08/26/19

PTAB Practice Tips: Comparing a Motion to Strike and a Motion to Exclude


PTAB Practice Tips: Comparing a Motion to Strike and a Motion to Exclude

James A. Worth

Upon instituting an AIA trial proceeding, a panel of the Board issues a scheduling order that provides a timeline for discovery, for the filing of briefs, and for the date of an oral hearing. Parties may contact the Board to request an initial conference call if there is a need to propose changes to the scheduling order or propose motions that have not been provided for by the scheduling order or by the PTAB Rules. See Office Patent Trial Practice Guide, 77 Fed. Reg. 48,756, 48,765–66 (Aug. 14, 2012) (“TPG”); Trial Practice Guide Update (“Update”) at 24. Otherwise, parties may proceed with discovery and briefing without consulting the Board. Occasionally, parties will have a dispute about the scope of discovery or briefing that they cannot resolve on their own, and will ask the panel to resolve the issue, usually in the run up to the hearing. Disputes over the scope of argument and evidence may result in a motion to strike or a motion to exclude.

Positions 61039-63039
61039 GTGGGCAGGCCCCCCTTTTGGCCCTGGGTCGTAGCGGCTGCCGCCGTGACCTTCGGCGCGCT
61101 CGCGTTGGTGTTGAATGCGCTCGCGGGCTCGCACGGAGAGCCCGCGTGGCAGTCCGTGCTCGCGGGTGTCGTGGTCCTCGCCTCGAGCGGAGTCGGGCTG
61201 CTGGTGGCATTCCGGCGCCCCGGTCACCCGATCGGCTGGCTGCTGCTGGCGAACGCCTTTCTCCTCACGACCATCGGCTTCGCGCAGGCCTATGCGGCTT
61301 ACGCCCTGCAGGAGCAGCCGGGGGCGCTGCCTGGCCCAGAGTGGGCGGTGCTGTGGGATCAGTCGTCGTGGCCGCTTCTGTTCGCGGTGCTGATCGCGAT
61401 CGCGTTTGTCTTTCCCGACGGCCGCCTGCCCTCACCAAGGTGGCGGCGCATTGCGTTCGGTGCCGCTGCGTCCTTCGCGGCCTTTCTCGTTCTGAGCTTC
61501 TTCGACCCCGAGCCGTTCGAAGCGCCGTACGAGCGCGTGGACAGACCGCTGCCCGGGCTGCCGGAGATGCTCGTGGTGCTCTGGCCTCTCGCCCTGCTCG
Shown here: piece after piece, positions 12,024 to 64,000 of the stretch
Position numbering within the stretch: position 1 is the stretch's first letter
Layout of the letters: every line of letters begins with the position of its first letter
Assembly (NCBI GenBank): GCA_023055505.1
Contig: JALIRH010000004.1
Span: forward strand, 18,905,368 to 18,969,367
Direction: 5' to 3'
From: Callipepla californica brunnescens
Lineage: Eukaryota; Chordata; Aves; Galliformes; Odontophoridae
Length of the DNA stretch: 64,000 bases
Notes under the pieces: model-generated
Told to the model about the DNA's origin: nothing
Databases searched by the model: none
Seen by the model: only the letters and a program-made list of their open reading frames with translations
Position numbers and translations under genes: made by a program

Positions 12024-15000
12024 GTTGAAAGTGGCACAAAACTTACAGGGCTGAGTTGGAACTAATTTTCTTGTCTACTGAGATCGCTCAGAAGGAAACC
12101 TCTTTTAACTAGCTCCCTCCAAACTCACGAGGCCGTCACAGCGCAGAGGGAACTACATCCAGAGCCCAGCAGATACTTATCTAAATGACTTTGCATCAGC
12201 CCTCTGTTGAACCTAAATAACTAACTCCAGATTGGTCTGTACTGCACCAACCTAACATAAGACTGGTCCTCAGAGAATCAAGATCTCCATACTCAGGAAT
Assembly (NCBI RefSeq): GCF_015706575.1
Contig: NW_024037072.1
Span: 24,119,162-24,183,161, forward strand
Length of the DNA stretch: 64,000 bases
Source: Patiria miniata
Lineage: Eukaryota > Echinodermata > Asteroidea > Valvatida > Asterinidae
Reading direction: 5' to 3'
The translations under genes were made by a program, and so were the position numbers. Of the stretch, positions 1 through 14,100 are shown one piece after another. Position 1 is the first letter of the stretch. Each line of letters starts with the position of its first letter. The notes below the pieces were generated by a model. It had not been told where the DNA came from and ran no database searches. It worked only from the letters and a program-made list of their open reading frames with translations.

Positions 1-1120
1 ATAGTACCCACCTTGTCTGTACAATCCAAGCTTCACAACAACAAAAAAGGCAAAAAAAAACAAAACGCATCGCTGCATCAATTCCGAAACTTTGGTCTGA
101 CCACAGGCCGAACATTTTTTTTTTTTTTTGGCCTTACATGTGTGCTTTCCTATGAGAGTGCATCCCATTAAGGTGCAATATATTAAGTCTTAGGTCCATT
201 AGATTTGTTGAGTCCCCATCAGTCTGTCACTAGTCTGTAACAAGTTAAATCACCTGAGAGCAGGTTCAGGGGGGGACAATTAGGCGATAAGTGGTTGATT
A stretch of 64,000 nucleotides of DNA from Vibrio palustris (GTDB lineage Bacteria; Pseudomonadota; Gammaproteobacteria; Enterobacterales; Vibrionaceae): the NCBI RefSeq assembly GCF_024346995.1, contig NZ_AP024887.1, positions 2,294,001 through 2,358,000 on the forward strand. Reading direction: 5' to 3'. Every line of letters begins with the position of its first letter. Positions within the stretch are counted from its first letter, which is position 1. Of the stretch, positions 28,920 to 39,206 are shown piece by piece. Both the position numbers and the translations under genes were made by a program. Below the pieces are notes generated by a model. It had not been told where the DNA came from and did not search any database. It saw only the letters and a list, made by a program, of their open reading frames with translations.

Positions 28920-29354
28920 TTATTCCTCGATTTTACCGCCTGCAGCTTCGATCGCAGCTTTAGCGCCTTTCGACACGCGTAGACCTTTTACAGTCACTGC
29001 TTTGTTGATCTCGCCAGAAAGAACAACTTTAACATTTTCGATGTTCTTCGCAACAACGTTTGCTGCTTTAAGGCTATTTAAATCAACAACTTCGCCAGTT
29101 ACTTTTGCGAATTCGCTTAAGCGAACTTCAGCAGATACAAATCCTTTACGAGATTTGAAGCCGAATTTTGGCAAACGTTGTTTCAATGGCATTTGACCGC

This article reviews the nature of a motion to strike and a motion to exclude, with an eye towards comparing and contrasting their functions. To aid the comparison, this article addresses the difference between the motions in terms of their substance, timing, and procedure.

101 J. Pat. & Trademark Off. Soc’y 19 (2019)

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